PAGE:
During the second hour of our show this Wednesday, we had a broad, bustling conversation about the recent boom of electronic cigarettes. Suddenly, they're everywhere, and a lot of our online audience seemed to agree. Are they a solution to the age-old question of how to quit smoking? Or just addiction in a different form? We took some of your questions and comments to our guests, Dr. Michael Siegel and Stanton Glantz.
Here's what they had to say to you:
While the vapor may be relatively "safe," what about the safety of heating the actual materials the e-cigarettes are made of? Are they plastics and metals manufactured in China without regulation? What types of toxicity do those materials produce when heated?
Stanton Glantz: That's a good question. Unfortunately no one has done the study needed to answer it. My guess is that some of the toxins that are appearing in the vapor are coming from these sources. For some more info on these toxins, see this site and the reports linked off that page. Most ecigs are made in China. There is no regulation of the manufacturing there (or in the USA). One thing that has been established is that the quality control is poor, including the fact that the nominal nicotine levels and the actual nicotine levels are often very different.
Dr. Michael Siegel: : This is a very good point. One of the problems with the electronic cigarette market is that there are hundreds of different brands and it is possible that there could be a small number of brands that don’t follow appropriate manufacturing standards. Fortunately, the FDA is currently working on regulations for electronic cigarettes that will tackle this problem. One of the main advantages of FDA regulation of electronic cigarettes will be a uniform set of standards that all companies have to follow. This will greatly help to give the consumer more confidence in the general safety of the product.
I don't see why existing smoking bans should have to allow indoor use of e-cigarettes. I don't want to breathe the vapor either.
Dr. Michael Siegel: It is really up to each workplace and/or locality to decide how to apply existing smoking bans to electronic cigarettes. My personal feeling is that they do not need to be banned unless there is evidence that they are actually cause harm to bystanders. However, I can certainly understand your desire not to want to breathe the vapor.
Wondering if airlines will allow or prohibit the use of e-cigarettes. Chewing tobacco is not allowed on planes.
Stanton Glantz: Some ban them. The Dept of Transportation has had a rule pending for a long time, but, like the rest of tobacco regulation, Obama is moving very slowly.
Dr. Michael Siegel: I believe that the FAA has already ruled that e-cigarette use is not allowed on airplanes. And I can certainly understand why they chose to take that action.
I strongly disagree this can actually help out quit smoking, what can happen is that [yo]u became more addicted to nicotine.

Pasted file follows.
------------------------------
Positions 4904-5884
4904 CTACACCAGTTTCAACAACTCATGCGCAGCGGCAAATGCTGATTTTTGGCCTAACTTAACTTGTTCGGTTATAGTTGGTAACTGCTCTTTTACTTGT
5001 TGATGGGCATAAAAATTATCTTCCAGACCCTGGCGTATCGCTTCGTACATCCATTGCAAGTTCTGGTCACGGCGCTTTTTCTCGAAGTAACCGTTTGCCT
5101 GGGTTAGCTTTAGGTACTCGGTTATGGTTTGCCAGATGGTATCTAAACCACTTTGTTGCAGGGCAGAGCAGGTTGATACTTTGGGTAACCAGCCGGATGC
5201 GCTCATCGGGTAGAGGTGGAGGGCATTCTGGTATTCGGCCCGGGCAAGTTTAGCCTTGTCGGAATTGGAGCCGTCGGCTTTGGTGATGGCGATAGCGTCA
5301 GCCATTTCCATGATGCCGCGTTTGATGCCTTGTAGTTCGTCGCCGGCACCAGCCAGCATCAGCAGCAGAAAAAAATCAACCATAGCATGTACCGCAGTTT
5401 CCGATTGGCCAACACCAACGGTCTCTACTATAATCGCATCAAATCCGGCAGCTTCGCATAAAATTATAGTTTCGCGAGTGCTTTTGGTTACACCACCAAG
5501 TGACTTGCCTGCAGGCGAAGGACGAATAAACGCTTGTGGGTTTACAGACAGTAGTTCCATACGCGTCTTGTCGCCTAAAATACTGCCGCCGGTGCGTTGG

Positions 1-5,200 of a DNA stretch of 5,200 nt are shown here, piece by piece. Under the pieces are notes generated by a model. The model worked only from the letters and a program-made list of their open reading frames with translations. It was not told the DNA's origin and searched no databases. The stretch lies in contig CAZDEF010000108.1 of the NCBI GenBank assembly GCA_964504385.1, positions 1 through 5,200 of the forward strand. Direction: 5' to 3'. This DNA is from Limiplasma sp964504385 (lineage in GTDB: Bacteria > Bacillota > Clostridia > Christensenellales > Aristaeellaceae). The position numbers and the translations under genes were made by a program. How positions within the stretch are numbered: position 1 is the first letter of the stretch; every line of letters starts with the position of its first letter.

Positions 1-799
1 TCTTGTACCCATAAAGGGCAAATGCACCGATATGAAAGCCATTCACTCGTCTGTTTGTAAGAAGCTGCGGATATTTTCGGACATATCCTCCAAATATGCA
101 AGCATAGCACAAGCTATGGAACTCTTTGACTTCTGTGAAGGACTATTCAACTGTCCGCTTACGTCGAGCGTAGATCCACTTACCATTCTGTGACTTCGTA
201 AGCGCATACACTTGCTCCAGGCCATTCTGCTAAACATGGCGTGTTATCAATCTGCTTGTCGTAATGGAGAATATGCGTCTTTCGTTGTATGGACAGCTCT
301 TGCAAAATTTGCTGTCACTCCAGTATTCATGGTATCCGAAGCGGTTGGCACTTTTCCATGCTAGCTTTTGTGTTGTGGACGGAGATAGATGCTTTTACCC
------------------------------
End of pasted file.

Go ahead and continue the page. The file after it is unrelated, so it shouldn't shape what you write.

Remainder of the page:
Dr. Michael Siegel: Actually, the general experience of most vapers is that you become less addicted to nicotine than if you continue smoking. The reason for this is that electronic cigarettes do not deliver nicotine anything close to the way that real cigarettes do. In addition, you no longer have the taste of the cigarette, which is a huge factor in the addiction. So the general experience is that the level of addiction is actually lowered. Many people who switch from cigarettes to e-cigarettes and subsequently able to get off the e-cigarettes as well.
Stanton Glantz: That is likely why the population studies show that e-cigs don't help and may hurt cessation.
Many of our online audience members wondered if e-cigarettes were really an effective way to quit smoking.
Dr. Michael Siegel: A clinical trial released just last week showed that e-cigarettes are as effective as the nicotine patch for smoking cessation. They are clearly not a panacea, but for many people who have not succeeded with traditional NRT, they have been effective. No one approach works for everyone. The advantage of e-cigarettes is that they offer some hope to many people who have tried and failed with other approaches. The more options available for smokers to quit, the better.
Others on our web feed were curious about the potential danger of the vapor released from many e-cigarettes.
Dr. Michael Siegel: The question is not necessarily whether the vapor is “Safe” but whether it is “safer” than cigarette smoking. No one should claim that vaping is safe in an absolute sense. Of course, it is not safe. You are inhaling nicotine, so it can’t possibly be considered safe. But you have to compare this with the alternative – which for most people is continuing to smoke cigarettes which we know are deadly. Cigarettes are the most hazardous consumer product on the market. So if you have a choice between smoking cigarettes and switching to e-cigarettes, then you are much better off making the switch. The reality is that while quitting nicotine use completely is the best option, this is not a realistic outcome for most smokers.
This program aired on September 12, 2013. The audio for this program is not available.